Washington head coach Joe Gibbs is 19-12 against the Eagles in his career, including the aforementioned playoff victory. Philadelphia's Andy Reid is 11-5 versus the Redskins since taking over in 1999, including 4-2 against Gibbs.

The strength of the Redskins offense in their win over the Dolphins was the running game, which saw Clinton Portis and Ladell Betts combined for 157 yards and a touchdown on 34 combined carries. Portis led the way with 98 yards and a score on 17 totes, in what was his first action since his 2006 ended prematurely due to a broken hand. The former Pro Bowler scored Washington's only touchdown of the day, a 19-yarder in the third quarter. Quarterback Jason Campbell was not at his sharpest, finishing the day 12-of-21 for 222 yards with two interceptions, and failing to throw a touchdown pass in a start for the first time in his young career. The club did see some progress in the receiving game however, with Antwaan Randle El turning in a career-best 162- yard day. Usual top targets Santana Moss (3 receptions, 28 yards) and tight end Chris Cooley (1 reception, 10 yards) were not as productive, however. Washington also lost right tackle Jon Jansen for the season due to a broken ankle in the victory.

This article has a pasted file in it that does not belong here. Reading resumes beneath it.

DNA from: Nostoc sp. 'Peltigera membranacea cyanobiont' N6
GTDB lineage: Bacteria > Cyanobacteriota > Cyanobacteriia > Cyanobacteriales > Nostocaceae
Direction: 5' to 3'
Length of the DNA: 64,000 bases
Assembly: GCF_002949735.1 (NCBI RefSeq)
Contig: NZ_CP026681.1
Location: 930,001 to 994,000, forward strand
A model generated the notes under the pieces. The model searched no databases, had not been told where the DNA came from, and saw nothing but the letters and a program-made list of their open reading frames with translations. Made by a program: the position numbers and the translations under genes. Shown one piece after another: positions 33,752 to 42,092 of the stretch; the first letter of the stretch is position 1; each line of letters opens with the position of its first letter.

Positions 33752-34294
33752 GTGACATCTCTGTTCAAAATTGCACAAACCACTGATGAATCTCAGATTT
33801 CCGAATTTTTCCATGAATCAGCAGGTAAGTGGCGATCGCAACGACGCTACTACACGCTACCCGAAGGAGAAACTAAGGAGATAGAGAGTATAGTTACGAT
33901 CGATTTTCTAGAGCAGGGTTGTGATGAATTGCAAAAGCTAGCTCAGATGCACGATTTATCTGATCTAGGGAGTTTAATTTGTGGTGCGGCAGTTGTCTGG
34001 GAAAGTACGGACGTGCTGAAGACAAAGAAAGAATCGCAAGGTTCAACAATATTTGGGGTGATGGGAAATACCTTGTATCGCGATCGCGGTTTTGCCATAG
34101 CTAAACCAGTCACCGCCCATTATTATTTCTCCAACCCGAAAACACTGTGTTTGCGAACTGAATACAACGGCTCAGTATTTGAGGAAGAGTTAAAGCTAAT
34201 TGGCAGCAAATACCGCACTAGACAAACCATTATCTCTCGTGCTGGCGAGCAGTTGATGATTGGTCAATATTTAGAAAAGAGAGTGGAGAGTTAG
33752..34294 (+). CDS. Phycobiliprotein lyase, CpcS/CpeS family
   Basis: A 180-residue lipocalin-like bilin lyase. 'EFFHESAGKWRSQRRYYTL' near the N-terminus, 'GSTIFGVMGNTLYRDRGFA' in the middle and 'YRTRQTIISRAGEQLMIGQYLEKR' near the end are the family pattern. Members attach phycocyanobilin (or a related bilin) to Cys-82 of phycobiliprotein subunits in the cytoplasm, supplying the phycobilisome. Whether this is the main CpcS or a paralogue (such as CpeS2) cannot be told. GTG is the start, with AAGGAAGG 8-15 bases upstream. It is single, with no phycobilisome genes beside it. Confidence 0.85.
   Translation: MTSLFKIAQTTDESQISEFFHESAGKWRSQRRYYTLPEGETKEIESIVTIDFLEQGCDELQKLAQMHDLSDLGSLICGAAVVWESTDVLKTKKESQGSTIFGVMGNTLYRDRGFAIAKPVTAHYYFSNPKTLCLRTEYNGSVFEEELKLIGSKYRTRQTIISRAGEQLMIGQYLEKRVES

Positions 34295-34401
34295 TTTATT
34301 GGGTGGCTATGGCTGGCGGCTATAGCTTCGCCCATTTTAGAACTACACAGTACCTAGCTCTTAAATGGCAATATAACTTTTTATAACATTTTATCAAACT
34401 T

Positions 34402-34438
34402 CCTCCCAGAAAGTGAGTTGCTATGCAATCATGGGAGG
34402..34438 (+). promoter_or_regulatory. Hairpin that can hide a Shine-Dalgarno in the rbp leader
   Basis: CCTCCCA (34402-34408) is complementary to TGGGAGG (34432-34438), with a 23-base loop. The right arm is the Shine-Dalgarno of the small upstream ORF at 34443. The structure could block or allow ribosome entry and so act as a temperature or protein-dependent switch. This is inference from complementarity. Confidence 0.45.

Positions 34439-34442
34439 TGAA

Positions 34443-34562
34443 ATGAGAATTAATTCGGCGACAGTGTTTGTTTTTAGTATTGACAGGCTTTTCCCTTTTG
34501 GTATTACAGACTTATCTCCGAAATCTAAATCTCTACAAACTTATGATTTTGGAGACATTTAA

A new-look Eagles linebacking corps looked good in the season-opening loss to Green Bay, but will face a much tougher task in facing Washington's stronger running game. New starters Takeo Spikes (9 tackles), Omar Gaither (3 tackles), and Chris Gocong (3 tackles) were at the heart of a unit that allowed just 46 ground yards on the day, while third-year man Mike Patterson contributed 10 stops and a sack from his interior line position. The pass rush received high marks against the Packers as well, with ends Trent Cole and Jevon Kearse combining for two of the team's four sacks on the day. In the secondary, cornerback Sheldon Brown was credited with his first interception of the season, but the Eagles took a hit when corner Lito Sheppard was lost for up to a month with a knee problem.